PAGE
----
As I’ve toured around the world speaking at different events and to user groups, there are three topics that everyone seems to want to talk about: social, governance, and security. I’m on my way back home to Seattle, and thought I’d quickly share a few thoughts from the past two weeks as I first made my way to the Iberian SharePoint Conference in Madrid, Spain where I discussed social, productivity, and the use of gamification as a strategy to improve/increase end user engagement (my presentation on SlideShare) – but even then, many of my conversations with attendees and other presenters tended to move onto the topic of governance. Yes, I write about the topic a lot, and yes, people know that I talk and speak on the topic a lot, so naturally people go there – but honestly, I’m not always trying to lead the conversations that direction. It just that when you start talking about SharePoint and where most organizations are with the maturity of their deployments, governance is front and center.
Planning out the latter-half of my trip, Michael Greth (@mysharepoint) who runs the user group in Berlin, and Oliver Wirkus (@owirkus) who helps run the group in Stuttgart also asked if I would cover both social and governance of cloud-based (or hybrid) SharePoint environments. I went from Madrid to Stuttgart, where I spent a couple days fighting through a cold, and meeting with customers in the region before a very cool SPUG venue at the Meilenwerk Stuttgart, which is a working garage and showroom for rare and exotic cars, apparently right down the road from the Porshe factory and museum (which some friends in the US scolded me for not visiting). Despite the photo, my preference is more vintage than modern (my first car at 16 was a 1952 Chevy BelAir Deluxe, with PowerGlide).
As far as my travel itinerary, I made my way from Stuttgart to Berlin on Wednesday this week, making time for a couple meetings before holing up in my hotel for a cold medicine-induced coma/nap, after which I stayed up past 2am and cranked out some content. And on Thursday, after a nice stroll through the park between the Savoy and the nearby Microsoft offices which are situated next to the Berlin Zoo, I found myself presenting on the same two topics for the Berlin SPUG, which were once again recorded by Michael Greth, with audio and, I believe video, coming in the next few days.
Without detracting too much from the slides below, one of the key messages of my first session, ‘Managing Governance Across the Social Landscape’ is that the introduction of social features will most undoubtedly impact your governance strategy, as more and more collaboration is happening within these features – and while SharePoint 2013 social features capture all of this activity with content databases, the out-of-the-box feature set does not yet provide management, reporting, nor governance capability around these features. As a result, analysis of social behaviors, much less the ability to provide constraints, automate security and governance protocols, or even run regular audits and reports on social activities are not yet in place. This is all such a new category that not even the partner ecosystem has yet really stepped up to fill this gap.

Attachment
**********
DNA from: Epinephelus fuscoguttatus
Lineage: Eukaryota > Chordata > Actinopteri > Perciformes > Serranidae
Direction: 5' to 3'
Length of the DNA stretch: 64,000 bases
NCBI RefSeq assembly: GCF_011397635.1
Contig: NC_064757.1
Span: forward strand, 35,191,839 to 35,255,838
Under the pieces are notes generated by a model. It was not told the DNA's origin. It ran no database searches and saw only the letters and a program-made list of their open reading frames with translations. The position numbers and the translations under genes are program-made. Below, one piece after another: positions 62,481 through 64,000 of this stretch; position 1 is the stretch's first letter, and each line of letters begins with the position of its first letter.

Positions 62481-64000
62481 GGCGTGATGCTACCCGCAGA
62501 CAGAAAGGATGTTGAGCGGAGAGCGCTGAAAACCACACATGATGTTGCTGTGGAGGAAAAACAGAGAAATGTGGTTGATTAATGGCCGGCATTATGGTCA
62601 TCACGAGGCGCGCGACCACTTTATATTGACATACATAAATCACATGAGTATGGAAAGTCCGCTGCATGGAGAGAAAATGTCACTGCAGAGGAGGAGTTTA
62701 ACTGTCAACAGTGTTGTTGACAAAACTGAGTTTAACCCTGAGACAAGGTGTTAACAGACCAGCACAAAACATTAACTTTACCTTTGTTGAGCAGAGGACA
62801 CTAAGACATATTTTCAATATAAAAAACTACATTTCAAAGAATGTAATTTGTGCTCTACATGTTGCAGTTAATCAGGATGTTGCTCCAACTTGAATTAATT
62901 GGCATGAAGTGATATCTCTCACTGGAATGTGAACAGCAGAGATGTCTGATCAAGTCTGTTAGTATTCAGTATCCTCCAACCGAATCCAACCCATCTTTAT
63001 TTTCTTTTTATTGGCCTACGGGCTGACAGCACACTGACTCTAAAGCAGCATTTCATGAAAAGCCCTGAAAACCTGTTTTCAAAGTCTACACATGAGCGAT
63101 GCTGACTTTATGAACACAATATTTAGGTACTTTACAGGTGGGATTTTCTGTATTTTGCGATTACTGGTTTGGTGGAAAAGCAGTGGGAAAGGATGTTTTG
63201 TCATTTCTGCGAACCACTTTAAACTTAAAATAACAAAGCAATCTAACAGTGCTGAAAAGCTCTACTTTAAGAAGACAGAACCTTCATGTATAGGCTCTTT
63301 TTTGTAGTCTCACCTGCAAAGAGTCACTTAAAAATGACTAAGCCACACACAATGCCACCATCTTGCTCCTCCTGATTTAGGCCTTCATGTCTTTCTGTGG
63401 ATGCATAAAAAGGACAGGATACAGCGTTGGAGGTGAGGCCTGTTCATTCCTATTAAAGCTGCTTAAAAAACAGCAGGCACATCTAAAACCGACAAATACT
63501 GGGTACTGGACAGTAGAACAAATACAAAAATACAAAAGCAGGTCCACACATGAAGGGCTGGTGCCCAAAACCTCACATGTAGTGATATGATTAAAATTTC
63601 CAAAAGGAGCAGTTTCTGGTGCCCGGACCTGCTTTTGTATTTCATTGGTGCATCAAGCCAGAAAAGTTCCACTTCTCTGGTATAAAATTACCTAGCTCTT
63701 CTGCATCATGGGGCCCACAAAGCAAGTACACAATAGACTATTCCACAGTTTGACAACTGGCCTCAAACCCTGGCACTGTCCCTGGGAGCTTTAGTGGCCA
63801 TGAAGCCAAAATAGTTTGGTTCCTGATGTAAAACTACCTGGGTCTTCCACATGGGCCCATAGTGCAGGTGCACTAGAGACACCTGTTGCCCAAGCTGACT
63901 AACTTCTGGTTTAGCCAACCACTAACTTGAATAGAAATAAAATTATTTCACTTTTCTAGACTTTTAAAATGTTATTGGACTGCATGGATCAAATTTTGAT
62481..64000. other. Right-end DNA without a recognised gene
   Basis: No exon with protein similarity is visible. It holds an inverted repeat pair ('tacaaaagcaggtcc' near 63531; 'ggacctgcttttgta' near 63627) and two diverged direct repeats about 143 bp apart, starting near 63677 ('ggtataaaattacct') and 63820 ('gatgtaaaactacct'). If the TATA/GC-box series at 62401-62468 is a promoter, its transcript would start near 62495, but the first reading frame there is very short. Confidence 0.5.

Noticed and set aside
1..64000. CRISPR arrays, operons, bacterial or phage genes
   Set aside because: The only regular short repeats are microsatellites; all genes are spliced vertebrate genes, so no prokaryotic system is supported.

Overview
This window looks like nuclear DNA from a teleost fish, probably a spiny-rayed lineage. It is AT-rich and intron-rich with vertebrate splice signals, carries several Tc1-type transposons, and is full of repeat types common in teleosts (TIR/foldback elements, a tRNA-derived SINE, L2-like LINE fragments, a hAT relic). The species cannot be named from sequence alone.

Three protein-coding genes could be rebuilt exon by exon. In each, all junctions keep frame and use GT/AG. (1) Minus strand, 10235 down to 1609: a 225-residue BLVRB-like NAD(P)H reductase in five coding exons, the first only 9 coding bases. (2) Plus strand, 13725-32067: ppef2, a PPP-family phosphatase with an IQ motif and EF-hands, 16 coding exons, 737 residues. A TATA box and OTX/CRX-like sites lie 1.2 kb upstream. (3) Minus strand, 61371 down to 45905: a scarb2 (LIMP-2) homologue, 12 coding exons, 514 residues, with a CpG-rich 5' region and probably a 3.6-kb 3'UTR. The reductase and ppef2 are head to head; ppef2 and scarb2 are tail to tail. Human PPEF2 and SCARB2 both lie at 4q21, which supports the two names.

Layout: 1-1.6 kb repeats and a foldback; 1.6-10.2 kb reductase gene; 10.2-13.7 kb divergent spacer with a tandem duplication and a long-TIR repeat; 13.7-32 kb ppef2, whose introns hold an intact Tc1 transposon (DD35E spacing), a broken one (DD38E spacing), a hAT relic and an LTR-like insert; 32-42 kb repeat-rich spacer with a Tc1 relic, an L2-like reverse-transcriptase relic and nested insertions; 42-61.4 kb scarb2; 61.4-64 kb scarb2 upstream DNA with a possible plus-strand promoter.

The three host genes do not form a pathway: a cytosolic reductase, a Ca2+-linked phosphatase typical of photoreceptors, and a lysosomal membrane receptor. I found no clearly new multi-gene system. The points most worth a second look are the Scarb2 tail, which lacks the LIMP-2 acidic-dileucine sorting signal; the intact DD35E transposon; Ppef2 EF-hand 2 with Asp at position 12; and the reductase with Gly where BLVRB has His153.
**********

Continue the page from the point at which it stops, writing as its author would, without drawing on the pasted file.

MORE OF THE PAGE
You can read more on this topic below:
For organizations considering a move into the cloud – whether that be a jump from on premises SharePoint into Office365, moving from your own servers to a private cloud hosted by another vendor, or a combination of these things, i.e. hybrid SharePoint environments – maintaining sound governance practices may not be as easy as you would hope. My guidance for customers, and for both user groups, was to go into the cloud with both eyes open as to what you are really buying, and how different it will be for you to maintain current on prem governance solutions and standards when you are purely in the cloud, or in some hybrid state in between.
For example, in Office365, the APIs are not yet very mature and the features more limited than on premises, making your ability to access the same reports and data in the cloud as you can access on prem difficult or, more likely, a non-starter. There are a ton of benefits to moving toward the cloud – but the reality for organizations using SharePoint today is that the cloud model may not yet fit/match your expectations. What is out there (this is more about Office365) is designed and built for a different audience than traditional enterprise SharePoint deployments. So go into it with the right expectations, because from a management and governance standpoint – there are gaps.
My slides from Berlin:
I enjoyed my time in Spain and Germany these past couple weeks, and made some great contacts. As I said at both Stuttgart and Berlin, I don’t mean to come off sounding like such a Debbie Downer on cloud and social solutions being pushed right now – quite the contrary, I am a huge supporter of the model moving forward, and actively use both. But I have to be pragmatic when I look at these new tools and solutions (and especially critical of any marketing campaigns around them) because I spent too long in project management and operations rolls not to view the world that way: identify requirements, understand what is being offered, clarify the gaps, and then make decisions based on that complete understanding (well, as complete as you can).
Project management is all about risk mitigation. And when you’re responsible for governance across all of your SharePoint and other collaboration platforms, and your CIO is pushing for the cloud, and your end users are pushing for social and mobile and whatever else, you need to mitigate those risks through understanding.